Fleming targeting the 2020 Olympics

Fleming targeting the 2020 Olympics

You might think BMX racing is all about technique in getting over those tricky humps in the tracks.

But while technique plays a large part, the key factor is mental toughness.

“When you are at the top of an 8m ramp and you have a 12m jump, you can’t doubt yourself,” she said.

“That’s the hardest thing, knowing that you have to do it.”

Welcome to Zoe Fleming’s world, a world that might just be expanding after some stellar recent displays in Australia, annexing the Oceania and Australian national series as the top elite junior woman in the region.

Zoe Fleming.  Photo: Dean Purcell
Zoe Fleming. Photo: Dean Purcell

The national series silverware was huge, a gold-plated trophy that would have almost needed an extra seat on the plane.

The 17-year-old Fleming is back at Glendowie College focusing on her Year 13 studies, but, with training six days a week, BMX is never far from her mind.

“The school’s been awesome. If it wasn’t for the teachers being supportive and helping me catch up with work, I wouldn’t be able to do it.”

Fleming gets plenty of internal family competition from younger brother Jayden, a fine BMXer in his own right, and ranked No 7 in the country.

They push each other. Zoe is ranked No2 after being runner-up at the nationals in Christchurch earlier this year.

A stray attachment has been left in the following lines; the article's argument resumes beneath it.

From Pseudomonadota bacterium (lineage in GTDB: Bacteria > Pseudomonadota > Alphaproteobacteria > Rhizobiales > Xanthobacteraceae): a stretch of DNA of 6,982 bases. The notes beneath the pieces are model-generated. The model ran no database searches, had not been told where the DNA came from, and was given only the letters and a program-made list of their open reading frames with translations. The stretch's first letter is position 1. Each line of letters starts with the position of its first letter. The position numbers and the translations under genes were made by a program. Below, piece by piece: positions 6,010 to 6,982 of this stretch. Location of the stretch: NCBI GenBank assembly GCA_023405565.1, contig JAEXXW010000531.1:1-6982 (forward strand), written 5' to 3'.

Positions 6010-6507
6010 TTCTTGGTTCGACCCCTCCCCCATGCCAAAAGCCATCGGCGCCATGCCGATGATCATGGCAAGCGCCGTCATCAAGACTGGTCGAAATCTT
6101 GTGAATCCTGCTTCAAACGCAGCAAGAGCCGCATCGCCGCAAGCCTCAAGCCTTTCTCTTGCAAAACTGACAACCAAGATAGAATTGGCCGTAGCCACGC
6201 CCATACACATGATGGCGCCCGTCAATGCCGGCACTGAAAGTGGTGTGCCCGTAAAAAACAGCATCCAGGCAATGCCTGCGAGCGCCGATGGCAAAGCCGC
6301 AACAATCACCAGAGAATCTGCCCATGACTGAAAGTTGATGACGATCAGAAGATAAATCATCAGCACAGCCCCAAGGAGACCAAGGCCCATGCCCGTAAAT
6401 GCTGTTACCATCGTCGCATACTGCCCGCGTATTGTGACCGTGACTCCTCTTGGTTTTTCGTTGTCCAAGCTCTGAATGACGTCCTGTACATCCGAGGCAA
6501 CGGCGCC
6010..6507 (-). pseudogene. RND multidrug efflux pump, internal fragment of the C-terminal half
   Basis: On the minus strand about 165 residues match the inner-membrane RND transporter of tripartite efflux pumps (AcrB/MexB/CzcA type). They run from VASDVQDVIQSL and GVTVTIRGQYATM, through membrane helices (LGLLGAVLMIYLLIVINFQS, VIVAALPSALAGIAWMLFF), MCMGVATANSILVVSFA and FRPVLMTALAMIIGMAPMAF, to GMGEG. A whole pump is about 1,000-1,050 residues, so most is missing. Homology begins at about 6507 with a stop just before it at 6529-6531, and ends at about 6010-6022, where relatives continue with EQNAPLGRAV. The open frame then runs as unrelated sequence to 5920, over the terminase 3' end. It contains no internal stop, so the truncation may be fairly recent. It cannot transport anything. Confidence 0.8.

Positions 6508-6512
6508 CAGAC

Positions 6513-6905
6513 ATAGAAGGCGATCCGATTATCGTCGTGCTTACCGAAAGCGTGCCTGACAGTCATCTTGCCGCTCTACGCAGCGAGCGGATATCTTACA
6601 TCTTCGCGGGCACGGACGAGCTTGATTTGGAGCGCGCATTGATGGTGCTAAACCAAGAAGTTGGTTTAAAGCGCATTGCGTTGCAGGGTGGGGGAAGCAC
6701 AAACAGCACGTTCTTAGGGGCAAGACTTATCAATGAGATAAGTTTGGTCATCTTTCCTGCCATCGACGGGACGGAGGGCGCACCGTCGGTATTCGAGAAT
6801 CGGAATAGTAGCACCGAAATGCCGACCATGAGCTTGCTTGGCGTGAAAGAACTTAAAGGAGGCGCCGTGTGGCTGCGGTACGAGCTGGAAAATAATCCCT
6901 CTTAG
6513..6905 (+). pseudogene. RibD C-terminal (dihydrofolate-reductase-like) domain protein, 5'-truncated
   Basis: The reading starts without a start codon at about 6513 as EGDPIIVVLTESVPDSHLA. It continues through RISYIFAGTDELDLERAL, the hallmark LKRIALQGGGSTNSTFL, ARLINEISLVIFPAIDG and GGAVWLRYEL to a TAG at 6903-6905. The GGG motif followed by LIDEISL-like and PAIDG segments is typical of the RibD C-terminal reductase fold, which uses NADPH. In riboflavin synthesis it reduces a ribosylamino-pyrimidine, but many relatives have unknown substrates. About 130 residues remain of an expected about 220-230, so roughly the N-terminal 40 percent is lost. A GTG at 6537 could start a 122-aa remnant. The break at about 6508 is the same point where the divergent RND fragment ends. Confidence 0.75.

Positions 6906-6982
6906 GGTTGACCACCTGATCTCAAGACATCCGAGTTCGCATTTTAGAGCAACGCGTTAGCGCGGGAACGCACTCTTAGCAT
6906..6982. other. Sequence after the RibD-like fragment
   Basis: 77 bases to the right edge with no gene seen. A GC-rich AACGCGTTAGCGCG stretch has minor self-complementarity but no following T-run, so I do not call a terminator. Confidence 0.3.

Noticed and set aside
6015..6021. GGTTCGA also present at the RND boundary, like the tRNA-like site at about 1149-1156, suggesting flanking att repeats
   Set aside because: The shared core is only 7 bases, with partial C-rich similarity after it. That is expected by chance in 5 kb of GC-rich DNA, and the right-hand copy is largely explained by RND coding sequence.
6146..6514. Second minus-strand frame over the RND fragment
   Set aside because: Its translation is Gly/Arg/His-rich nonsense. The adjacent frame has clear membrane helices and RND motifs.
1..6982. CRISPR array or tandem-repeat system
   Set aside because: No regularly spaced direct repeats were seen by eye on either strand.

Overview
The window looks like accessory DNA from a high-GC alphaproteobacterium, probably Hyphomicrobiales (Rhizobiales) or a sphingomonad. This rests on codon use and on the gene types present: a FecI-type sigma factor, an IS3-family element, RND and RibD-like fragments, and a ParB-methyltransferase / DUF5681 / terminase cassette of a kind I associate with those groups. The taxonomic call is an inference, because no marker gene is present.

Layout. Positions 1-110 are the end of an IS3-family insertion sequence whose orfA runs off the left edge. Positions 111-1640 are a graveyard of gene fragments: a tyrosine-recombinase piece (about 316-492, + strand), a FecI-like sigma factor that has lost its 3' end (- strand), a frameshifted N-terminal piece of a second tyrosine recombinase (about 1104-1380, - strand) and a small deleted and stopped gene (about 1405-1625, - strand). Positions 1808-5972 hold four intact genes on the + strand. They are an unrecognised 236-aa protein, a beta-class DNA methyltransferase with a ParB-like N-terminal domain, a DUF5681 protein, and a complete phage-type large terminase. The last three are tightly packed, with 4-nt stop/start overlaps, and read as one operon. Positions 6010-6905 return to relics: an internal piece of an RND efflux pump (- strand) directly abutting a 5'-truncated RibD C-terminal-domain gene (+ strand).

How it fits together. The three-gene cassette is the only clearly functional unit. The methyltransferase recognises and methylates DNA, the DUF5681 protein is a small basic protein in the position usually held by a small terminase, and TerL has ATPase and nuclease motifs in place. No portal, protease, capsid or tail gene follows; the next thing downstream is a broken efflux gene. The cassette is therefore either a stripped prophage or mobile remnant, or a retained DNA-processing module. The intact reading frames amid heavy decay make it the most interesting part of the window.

She replies without hesitation when asked her long-term goal: “The Olympics in 2020.”

Following in the footsteps of our very own BMX Olympian Sarah Walker, then.

Fleming has trained with Walker and stayed with her when competing down in the Bay of Plenty.

“She encourages me a lot. She texts me when she comes to Auckland,” says Fleming.

And while Fleming has not had any career-threatening injuries like those Walker copped in 2014, she has broken a collarbone and shoulder blade in the past. But she takes it all in her stride. Them’s the breaks in BMX.

Fleming, who rides for the Papakura BMX club, as there is no schools BMX competition, is a Pathway to Podium athlete. So she has impressed the right people and is getting all the right support needed to be the best she can be in her sport. When she started at just 8, it was all about passion. It still is. She just trains harder now.

On the horizon are the North Island champs in Taupo at the end of October. Then, on the night of her last exam, she flies out to the USA for a big event, another stepping stone in this burgeoning career.


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